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GENT, Belgium (VN) — Belgium’s classics king Tom Boonen applauded world champion Peter Sagan’s solo victory in the Ronde van Vlaanderen on Sunday. The Tinkoff cyclist is the first since Boonen, in 2006, to win Flanders in the rainbow stripes.
Sagan soloed away from his last rival, Sep Vanmarcke (LottoNL – Jumbo) on the Paterberg climb at 13.2 kilometers remaining in the 255-kilometer monument. He held off the chase of Vanmarcke and Fabian Cancellara (Trek – Segafredo) to Oudenaarde and pulled a wheelie to celebrate.
“It’s a massive performance,” Etixx – Quick-Step’s Boonen said after finishing 15th. “It’s beautiful to reach the finish solo as a world champion.”
Boonen is one of six riders with three wins in the Tour of Flanders. He is still chasing top form this season after crashing in the Abu Dhabi Tour and fracturing his skull.
The 35-year-old from Mol and the latest to be called the ‘Lion of Flanders’ by Belgian followers won in 2005, 2006, and 2012. His 2006 title followed his 2005 world championship win in Madrid. Sagan, of course, won the worlds last year in the U.S., in Richmond, Virginia.
With Sagan off to celebrate on the podium, journalists turned to Boonen for insight into the 26-year-old world champion who won only his second race this season after Gent-Wevelgem.
“He doesn’t win so often but when he does, he wins big ones. I respect him a lot and I’m happy that he won today,” Boonen added.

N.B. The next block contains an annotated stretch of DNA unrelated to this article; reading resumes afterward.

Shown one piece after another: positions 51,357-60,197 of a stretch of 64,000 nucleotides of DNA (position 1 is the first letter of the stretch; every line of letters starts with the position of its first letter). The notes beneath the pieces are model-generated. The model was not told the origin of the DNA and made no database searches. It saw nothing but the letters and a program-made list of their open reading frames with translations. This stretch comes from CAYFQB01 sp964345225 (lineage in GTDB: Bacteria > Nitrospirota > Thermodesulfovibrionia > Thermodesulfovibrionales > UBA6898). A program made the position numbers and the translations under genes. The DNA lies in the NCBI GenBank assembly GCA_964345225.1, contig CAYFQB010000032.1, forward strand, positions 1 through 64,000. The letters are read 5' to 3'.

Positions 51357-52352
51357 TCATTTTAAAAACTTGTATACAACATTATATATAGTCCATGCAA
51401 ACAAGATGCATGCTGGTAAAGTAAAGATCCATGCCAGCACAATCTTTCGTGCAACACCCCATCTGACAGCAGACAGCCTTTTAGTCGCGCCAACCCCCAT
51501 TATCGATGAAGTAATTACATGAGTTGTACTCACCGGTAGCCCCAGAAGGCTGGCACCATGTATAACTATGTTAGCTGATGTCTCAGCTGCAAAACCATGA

“I was surprised Michal Kwiatkowski just stopped on the Kwaremont the way he did. I expected him to be a possible winner. The way Peter finished it off, though, he’s a deserved winner.”
Belgian’s biggest team came under fire again after it failed in another major classic. Etixx missed the moves in E3 Harelbeke, Gent-Wevelgem, and Sunday’s Ronde. Insiders say that it is perhaps the strongest team, but without one star rider to finish it off.
Iljo Keisse and Tony Martin hammered on the front of the cobbled sectors and climbs for the early hours of the race and Stijn Vandenbergh escaped with Cannondale’s Dylan Van Baarle. When Kwiatkowski and Sagan shot free with 32.5 kilometers remaining, however, Etixx — and everyone else bar Vanmarcke — were powerless.
“We were attentive there because we were all expecting something to happen, but they just rode away,” Boonen added. “We were riding ourselves into the ground, and we ran out of numbers. ”
Boonen fell early in the race and hurt his wrist. He explained that he worried how serious it was for the rest of the race and that he hopes it does not affect his preparation for the rest of the week ahead of Paris-Roubaix on Sunday. He knows the race well, having won it four times, and if he does so again, he would hold the record for five.
“Team tactics play out the most in Roubaix; that can be especially good for our team. We’re not worried,” he said. “We’re doing well. One day, it’ll go in our favor.”